How do trees grow out of boulders?
By PAM BAYTOS
OSU Extension master gardener volunteer
As we hiked through the Old Man Cave Gorge Trail at Hocking Hills near Logan, Ohio, I’m always amazed by the trees growing out of and around large boulders. It is simply amazing and makes me wonder how they can do that.
In addition to anchoring a tree in the soil, roots absorb minerals and water, conduct water and nutrients and store food.
Unlike the trunk that grows upward, roots tend to grow outward because most nutrients and oxygen are near the soil’s surface. Most of the tree’s roots are located within the top 6 to 24 inches of soil. The big woody tree roots that are often exposed around the base of the tree aren’t the roots absorbing water. Instead, they are anchoring the tree and storing food.
The absorption of water, oxygen and minerals happens through the smallest roots and root hairs.
As the roots grow and spread in the ground, they can encounter obstacles and need to find a detour. The roots find their way in a similar way as a person groping through the dark. If they encounter some obstacle, they feel their way around it until they come to a point where they can move again.
The roots do this through a self-reinforcing chemical cycle. A protein at the tip of the root hairs stimulate the uptake of calcium from the soil. The cycle stops when the root hairs hit an obstacle because the calcium can no longer be taken up; the root then starts to grow in another direction.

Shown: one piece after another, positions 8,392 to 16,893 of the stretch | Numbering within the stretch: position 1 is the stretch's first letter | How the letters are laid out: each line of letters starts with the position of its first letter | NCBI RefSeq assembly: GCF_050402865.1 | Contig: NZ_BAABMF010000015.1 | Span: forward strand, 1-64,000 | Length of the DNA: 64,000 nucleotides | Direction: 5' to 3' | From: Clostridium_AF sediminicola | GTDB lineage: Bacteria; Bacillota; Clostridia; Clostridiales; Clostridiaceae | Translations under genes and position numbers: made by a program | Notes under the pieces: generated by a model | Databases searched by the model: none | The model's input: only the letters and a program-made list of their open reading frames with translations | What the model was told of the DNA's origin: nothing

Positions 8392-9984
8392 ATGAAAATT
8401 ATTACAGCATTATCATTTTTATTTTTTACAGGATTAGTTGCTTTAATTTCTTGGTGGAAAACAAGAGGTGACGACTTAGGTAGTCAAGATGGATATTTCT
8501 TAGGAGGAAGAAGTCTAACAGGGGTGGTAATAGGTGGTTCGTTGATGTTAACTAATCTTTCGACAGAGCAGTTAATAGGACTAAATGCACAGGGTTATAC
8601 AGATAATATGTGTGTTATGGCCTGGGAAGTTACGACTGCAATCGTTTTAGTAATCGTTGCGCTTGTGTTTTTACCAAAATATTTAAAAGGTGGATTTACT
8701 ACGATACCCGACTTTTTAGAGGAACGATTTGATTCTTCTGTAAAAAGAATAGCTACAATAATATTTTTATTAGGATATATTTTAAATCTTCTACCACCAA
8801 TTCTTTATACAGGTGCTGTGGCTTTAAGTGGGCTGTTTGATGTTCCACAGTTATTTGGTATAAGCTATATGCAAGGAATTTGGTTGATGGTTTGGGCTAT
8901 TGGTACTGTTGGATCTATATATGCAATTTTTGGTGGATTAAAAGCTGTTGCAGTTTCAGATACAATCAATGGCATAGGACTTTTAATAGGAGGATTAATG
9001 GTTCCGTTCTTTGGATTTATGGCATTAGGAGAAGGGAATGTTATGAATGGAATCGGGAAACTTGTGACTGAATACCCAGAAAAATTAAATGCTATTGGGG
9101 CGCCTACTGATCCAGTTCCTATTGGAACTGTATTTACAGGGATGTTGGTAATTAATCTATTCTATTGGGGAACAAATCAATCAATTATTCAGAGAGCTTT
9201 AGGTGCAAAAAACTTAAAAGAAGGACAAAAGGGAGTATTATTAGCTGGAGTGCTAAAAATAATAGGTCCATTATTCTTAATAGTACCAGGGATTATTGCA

This system enables the plants the flexibility to explore a complex environment and to grow in even the most uncompromising soils.
When a tree is growing out of a boulder, if you look closely at the tree’s base, you’ll find a shallow gash into which the trunk and largest roots grow.
This is possible by biological weathering, which can be caused by the seedling’s root growing into the cracks of the boulder.
As they grow bigger, the roots push open the cracks and make them wider and deeper, allowing the tree to grow.
We know that trees need soil in order to grow because it contains nutrients, minerals and moisture.
Soil is a mixture of inorganic and organic materials.
The inorganic component is made of mineral rich rock that has been broken down into tiny particles such as sand, silt or clay. The organic component is the decayed remains of plants and animals.
How do these remains get up there in the first place? Well, tiny amounts of fine organic matter could be blown into the boulder cracks and ridges by the wind.
What happens next is called colonization, which is the process in which waves of steadily more complex, larger, more long-lived organisms colonize into the enlarging space in the boulder, allowing the tree to grow.
It is simply amazing.
I recommend taking a hike and enjoying the wonders of nature.
To learn more about how tree roots grow, visit go.osu.edu/moreonroots.